GARDINER — The Rev. Glenn Metzler is hoping workers will be done renovating the sanctuary at Faith Christian Church in time for Easter next Sunday.

The congregation is a few weeks away from completing a five-year renovation project at the former Robinson’s Health Facility on Brunswick Avenue, across the street from Laura E. Richards School.

When the church moved from 187 Sewall St. in Augusta five years ago, it also changed its name from Kennebec Mennonite Church to Faith Christian Church. The Augusta building is now the home of New Life Christian Fellowship.

The church broke away from the Mennonite denomination and formed a new organization, along with other churches in New England, called the Harvest Fellowship of Churches. The fellowship is an evangelical Anabaptist organization “conceived in the heart of God and birthed out of the heart of leaders primarily in the New England region,” according to the Fellowship website.

The church’s old home just south of the State House complex had a lot of zoning issues, and that limited what could be done with that property, so it was on the market several years, said Richard Dickey of Richmond, a church member.

Businesses are not allowed in that neighborhood, but it could be used for another church or a daycare center, or converted into apartments. The property was eventually sold to the New Life Christian Fellowship Church.

Metzler said the sale of the Sewall Street property made it possible for the church to move ahead with the renovation project, which includes volunteer labor and donations and is estimated to cost $500,000.

“This used to be a patient unit and we gutted all the rooms and put new trusses in to get the vaulted ceiling,” Metzler said.

“We did quite a bit of the work ourselves and had a contractor here and there. We were fortunate to have an electrician in our congregation.”

The move increased the church’s space from 8,000 to 16,000 square feet, he said.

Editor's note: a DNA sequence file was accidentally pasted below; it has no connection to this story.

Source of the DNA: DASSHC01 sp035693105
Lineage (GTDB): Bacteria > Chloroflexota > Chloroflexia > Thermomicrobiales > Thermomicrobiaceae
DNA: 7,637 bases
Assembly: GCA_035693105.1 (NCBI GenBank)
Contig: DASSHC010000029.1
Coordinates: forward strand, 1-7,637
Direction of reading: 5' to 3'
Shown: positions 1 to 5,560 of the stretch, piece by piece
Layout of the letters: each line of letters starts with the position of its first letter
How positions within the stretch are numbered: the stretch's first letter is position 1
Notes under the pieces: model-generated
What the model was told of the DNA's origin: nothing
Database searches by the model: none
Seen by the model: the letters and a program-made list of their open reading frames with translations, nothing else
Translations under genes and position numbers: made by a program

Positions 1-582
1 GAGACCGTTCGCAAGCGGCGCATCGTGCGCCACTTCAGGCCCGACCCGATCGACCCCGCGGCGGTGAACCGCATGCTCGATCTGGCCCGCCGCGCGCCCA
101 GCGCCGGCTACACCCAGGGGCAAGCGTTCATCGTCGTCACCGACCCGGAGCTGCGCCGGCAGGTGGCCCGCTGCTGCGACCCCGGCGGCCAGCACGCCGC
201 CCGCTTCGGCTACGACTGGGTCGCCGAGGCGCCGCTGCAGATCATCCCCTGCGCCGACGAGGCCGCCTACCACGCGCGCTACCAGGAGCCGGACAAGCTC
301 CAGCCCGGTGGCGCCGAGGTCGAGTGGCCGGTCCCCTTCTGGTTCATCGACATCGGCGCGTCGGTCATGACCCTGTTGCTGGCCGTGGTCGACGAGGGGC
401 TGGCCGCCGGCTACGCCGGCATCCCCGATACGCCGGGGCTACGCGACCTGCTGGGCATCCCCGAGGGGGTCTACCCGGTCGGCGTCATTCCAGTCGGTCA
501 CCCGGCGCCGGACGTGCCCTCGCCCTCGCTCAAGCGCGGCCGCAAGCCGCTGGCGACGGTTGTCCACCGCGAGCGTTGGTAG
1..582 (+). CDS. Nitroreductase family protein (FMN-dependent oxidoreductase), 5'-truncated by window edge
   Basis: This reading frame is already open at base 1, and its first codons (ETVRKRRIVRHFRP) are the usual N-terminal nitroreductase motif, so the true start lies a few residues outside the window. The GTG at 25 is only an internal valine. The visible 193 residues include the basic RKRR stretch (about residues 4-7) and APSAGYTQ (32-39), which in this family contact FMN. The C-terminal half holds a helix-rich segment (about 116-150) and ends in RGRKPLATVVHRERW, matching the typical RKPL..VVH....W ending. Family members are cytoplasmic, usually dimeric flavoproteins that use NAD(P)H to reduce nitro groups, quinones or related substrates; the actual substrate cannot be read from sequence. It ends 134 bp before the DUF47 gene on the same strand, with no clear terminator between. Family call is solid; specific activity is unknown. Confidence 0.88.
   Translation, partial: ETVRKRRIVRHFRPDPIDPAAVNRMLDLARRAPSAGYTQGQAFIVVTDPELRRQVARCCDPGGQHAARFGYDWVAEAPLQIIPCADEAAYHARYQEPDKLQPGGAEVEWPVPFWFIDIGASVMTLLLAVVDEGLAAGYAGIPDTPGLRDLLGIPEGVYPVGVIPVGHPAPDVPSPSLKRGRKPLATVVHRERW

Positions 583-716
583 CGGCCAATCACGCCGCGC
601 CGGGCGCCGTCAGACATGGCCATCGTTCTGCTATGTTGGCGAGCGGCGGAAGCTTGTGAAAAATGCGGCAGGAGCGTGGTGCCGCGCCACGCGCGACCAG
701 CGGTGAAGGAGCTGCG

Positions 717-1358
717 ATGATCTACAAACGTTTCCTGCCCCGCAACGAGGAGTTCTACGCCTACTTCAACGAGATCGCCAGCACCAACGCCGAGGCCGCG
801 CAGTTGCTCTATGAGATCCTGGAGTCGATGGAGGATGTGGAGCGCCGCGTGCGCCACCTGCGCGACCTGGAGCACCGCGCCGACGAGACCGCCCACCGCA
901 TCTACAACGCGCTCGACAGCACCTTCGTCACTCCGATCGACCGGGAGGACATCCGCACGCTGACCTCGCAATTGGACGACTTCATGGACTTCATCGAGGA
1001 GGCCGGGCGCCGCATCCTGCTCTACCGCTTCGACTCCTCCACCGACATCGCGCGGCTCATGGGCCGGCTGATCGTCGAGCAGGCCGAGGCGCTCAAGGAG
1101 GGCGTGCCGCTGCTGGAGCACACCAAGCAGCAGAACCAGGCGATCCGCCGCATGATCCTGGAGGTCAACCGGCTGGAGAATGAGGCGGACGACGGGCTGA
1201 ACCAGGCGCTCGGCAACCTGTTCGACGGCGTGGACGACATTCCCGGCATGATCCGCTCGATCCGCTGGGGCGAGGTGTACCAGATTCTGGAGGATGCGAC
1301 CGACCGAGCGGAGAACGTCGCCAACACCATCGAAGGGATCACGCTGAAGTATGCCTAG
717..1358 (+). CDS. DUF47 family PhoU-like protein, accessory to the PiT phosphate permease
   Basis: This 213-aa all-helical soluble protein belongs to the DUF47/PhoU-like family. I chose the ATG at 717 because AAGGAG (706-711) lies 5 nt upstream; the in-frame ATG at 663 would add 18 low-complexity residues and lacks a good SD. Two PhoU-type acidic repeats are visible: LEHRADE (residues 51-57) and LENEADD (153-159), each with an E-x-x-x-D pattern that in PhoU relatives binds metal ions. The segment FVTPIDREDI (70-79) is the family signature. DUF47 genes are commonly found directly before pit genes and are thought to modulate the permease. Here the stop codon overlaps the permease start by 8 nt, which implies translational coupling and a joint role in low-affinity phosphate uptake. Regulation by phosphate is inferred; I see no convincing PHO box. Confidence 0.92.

Sunlight can shine through the rows of arched-top clear glass windows and the single octagon glass pane with an etched dove behind the platform where Metzler will deliver his services.

Two rows of chandeliers hang from the ceiling of the sanctuary, which has a 200-seat capacity.

Metzler said churches are struggling to keep their doors open, but says the congregation will grow in time. The church has about 80 active members.

“We wanted to build debt-free, and we’ve been able to do that,” he said.

“We did take out a small loan on the building in Augusta and trusted in God for the resources we needed.”

Dickey said, “There was this abandoned building and another church was interested in it. We were able to see through the eyes of that church what a wonderful, potential location this was.”

In the church’s new space, a number of walls were removed to open up the space for a sanctuary and fellowship hall. Patient rooms were turned into classrooms and offices. The large floor plan includes a fellowship hall, large conference rooms, a food pantry, library, a youth area with pool and foosball tables, several classrooms, and a nursery.

The building has a backup generator and commercial kitchen and is in the process of becoming a certified disaster relief center, he said.

“The kitchen is the same as it was when it was a nursing home,” he said. “We have people here who like to cook big pots of food.”

Dickey said the church will hold an open house on May 19 following a dedication service at 10 a.m.

The public is invited to the service and open house. Refreshments will be served.

“We’ll be giving tours and talking about what we’re doing and what the future has to hold,” Dickey said.

Mechele Cooper — 621-5663

[email protected]

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